Pick-up revealed at Karlovy Vary as SXSW standout heads to Locarno
Swooping on a black comedy which one Variety critic hailed as the discovery of this year’s South by Southwest Festival, Media Luna has acquired international sales rights to Joel Potrykus’ “Buzzard,” the final film in the U.S. director’s Grand Rapids-set animal trilogy.
In Karlovy Vary with main competition title “La Tirisia,” Media Luna made the announcement Wednesday morning at the Czech festival.
Having world premiered at SXSW — just before which Oscilloscope Laboratories raised “Buzzard’s” profile by picking up North American rights to the comedy — “Buzzard” will now play prominently at early August’s 67th Locarno Festival, where it competes in the Filmmakers of the Present section. Screening will be its international premiere. In 2012, Potrykus won best director at Locarno for his debut feature, “Ape.”
Talked up by Variety’s Justin Chang as “a hilarious, startling portrait of a sociopathic scam artist (played by Potrykus’ regular muse, Joshua Burge) who goes about sticking it to the Man in the most dishonest and ineffectual ways imaginable,” “Buzzard,” Potrykus’ sophomore feature, turns on knee-jerk bottom-feeder Marty, a temp at a bank’s mortgage office hell-bent on getting his own back on corporate America. (Among his cons: Closing his account at his own bank and immediately opening another one, to a branch manager’s amazement, in order to receive a $50 new-customer bonus).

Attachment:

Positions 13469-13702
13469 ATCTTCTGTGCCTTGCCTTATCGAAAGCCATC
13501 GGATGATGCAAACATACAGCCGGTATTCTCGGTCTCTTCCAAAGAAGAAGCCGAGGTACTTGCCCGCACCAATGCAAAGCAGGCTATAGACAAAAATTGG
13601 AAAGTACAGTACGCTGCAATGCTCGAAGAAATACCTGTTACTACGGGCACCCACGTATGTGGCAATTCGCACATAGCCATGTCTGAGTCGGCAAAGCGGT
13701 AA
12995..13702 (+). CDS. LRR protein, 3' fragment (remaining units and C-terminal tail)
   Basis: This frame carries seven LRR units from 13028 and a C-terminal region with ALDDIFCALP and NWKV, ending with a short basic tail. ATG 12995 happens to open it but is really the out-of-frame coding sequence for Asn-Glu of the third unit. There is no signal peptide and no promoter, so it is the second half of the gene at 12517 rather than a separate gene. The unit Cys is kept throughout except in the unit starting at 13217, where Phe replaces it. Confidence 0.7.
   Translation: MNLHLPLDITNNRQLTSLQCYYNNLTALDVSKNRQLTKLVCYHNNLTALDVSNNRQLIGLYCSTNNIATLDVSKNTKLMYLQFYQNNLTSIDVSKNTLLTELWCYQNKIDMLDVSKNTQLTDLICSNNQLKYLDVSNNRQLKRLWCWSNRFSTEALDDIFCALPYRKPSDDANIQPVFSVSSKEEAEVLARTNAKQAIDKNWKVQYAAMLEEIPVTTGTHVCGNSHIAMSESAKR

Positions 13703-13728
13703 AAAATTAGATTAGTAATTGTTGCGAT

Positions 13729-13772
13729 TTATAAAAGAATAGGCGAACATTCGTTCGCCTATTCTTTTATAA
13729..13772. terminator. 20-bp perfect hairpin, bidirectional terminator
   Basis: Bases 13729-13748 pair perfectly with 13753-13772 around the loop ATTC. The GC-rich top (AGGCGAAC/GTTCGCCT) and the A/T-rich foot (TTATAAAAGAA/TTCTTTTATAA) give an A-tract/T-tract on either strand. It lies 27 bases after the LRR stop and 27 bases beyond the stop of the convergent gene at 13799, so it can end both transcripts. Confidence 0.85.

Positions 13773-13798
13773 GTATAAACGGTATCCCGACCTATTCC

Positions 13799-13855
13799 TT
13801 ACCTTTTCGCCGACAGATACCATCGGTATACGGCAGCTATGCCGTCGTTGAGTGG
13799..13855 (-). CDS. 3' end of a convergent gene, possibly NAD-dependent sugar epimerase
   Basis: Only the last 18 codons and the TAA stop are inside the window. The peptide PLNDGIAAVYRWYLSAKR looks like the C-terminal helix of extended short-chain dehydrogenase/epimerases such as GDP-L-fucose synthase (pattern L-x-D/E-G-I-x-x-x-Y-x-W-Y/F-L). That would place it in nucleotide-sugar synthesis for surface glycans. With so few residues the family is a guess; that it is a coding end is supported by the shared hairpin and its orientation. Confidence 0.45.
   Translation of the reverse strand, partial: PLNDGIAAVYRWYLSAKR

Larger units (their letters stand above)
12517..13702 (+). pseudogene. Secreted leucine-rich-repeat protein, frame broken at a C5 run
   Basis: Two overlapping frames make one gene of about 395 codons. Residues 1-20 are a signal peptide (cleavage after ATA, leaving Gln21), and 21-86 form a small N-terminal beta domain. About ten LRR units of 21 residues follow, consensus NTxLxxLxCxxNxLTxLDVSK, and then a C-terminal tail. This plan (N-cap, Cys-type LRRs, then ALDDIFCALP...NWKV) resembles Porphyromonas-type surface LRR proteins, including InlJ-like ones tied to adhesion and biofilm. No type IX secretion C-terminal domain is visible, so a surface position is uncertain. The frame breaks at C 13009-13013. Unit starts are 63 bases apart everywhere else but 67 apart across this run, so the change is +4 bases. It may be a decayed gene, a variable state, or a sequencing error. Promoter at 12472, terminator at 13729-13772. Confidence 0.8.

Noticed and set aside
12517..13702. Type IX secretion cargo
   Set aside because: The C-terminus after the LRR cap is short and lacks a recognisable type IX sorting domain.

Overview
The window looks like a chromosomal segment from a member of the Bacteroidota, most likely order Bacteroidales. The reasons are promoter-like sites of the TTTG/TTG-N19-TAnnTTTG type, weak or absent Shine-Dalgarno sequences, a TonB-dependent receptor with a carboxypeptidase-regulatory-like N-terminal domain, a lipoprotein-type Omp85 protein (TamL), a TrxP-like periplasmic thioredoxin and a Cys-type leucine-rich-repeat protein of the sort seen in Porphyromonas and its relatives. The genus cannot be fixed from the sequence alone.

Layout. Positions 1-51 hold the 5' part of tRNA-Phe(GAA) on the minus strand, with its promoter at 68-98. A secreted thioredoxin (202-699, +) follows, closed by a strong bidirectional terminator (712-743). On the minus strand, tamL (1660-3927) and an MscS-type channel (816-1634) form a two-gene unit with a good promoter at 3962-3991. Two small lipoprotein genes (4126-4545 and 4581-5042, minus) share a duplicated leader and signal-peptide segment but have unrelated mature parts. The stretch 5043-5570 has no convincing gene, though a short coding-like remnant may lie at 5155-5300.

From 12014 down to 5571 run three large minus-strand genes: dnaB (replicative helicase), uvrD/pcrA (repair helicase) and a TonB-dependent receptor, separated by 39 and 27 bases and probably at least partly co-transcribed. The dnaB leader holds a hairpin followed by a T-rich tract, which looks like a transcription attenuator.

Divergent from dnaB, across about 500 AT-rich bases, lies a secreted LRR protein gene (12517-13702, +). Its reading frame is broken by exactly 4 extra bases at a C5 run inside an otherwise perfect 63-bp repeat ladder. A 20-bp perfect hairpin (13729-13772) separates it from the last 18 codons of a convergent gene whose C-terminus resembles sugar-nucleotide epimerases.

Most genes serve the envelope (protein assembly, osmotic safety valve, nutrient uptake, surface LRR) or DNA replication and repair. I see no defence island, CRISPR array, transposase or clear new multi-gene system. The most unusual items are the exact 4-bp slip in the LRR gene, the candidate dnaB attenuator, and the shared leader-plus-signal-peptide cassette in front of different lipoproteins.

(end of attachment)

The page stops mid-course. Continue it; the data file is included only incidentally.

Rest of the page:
Depositing customers’ checks into his own account, he flees in mounting paranoia, having discovered deposits are tracked, holing up at a nebbish co-worker’s basement, then flees to Detroit, where his paranoia and inchoate anti-system hostility threatens to get totally out of control.
Produced by Potrykus’ regular label Sob Noisse and inspired in part by personal experience – “I’ve done lousy temp work in the past: Such a dull workday in those generic cubicle mazes. I spent most of my time goofing around and pretending I was busy,” Potrykus said at SXSW – “Buzzard” begs the question as to what extent it reps a portrait of not just a sociopathic individual but a disaffected generation, trapped in arrested development and anarchically opposed to buckling under and accepting a slave-wage job for the rest of their days.
Potrykus’ animal trilogy kicked off with “Coyote,” a short.